(Israel21c) Millions of Christian pilgrims visit Israel every year to walk in the footsteps of Jesus. They follow tour guides on Jerusalem’s Via Dolorosa, hike the Abraham and Jesus trails in the Galilee, and visit Nazareth, where Jesus gave sermons to his followers.

Now there may be a brand-new pilgrimage stop to witness where one of the biggest New Testament miracles took place: where Jesus walked on water.

To date, the exact location of this miracle out at “sea” is not known.

Israel’s newest archeological discovery, practically a stone’s throw from the baptismal site of Jesus on the River Jordan, may provide a clue, though nobody really knows yet what it is.

Israeli researchers led by Prof. Shmulik Marco from Tel Aviv University, who recently reported this discovery in the Journal of Nautical Archaeology, uncovered a third-century BCE mound of stones out in the Sea of Galilee (Lake Kinneret to Israelis).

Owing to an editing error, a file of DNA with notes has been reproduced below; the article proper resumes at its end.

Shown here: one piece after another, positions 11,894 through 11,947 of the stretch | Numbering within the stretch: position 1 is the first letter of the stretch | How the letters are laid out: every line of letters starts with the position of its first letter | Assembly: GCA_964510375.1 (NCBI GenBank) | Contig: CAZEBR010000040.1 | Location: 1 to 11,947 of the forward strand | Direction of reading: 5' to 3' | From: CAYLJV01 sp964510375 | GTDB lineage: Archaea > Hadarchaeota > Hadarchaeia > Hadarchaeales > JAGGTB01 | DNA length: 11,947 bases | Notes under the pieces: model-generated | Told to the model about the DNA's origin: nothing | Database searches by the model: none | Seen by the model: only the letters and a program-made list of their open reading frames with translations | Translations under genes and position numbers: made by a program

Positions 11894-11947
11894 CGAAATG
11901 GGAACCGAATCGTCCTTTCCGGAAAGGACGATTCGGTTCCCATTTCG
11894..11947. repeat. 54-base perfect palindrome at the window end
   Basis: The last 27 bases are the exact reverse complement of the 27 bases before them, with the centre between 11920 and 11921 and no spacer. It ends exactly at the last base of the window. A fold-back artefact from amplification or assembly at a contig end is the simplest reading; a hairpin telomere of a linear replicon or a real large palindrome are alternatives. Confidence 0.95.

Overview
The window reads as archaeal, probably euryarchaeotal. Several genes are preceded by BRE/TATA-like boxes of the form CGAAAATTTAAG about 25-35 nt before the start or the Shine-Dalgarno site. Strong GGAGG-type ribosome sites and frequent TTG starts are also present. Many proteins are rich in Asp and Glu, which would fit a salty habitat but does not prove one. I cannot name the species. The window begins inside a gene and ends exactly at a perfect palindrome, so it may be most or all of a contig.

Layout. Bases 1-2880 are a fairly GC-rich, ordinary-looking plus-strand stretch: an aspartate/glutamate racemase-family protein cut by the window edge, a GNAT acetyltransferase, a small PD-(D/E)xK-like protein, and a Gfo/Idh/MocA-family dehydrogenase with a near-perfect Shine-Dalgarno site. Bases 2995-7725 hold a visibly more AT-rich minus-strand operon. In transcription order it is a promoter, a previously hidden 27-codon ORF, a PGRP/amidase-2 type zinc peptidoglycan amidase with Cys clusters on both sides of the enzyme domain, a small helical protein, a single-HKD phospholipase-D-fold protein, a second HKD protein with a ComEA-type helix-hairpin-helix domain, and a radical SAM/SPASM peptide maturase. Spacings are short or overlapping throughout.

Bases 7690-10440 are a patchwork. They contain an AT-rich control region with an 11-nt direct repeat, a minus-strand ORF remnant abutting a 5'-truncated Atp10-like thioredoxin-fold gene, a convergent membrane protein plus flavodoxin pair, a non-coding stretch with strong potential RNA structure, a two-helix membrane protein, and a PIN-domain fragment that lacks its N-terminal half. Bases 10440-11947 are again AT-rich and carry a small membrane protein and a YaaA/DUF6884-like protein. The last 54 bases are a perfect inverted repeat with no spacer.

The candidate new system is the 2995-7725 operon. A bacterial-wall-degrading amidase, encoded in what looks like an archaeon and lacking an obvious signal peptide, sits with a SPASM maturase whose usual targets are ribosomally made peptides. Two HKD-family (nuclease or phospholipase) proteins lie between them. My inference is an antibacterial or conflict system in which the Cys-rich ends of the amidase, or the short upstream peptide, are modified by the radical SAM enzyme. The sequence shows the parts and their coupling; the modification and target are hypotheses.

Come summer, the top of the mound almost pokes out of the water, lending enough space for birds to rest several hundreds of meters out in Israel’s only freshwater lake.

While the mound of stones, conical in shape, and about 70 meters from side to side certainly pre-dates Jesus, Marco tells ISRAEL21c, one of the theories is that the stones may have provided the platform for one of Jesus’ miracles out in a stormy sea where he walked on water and was able to rescue followers.

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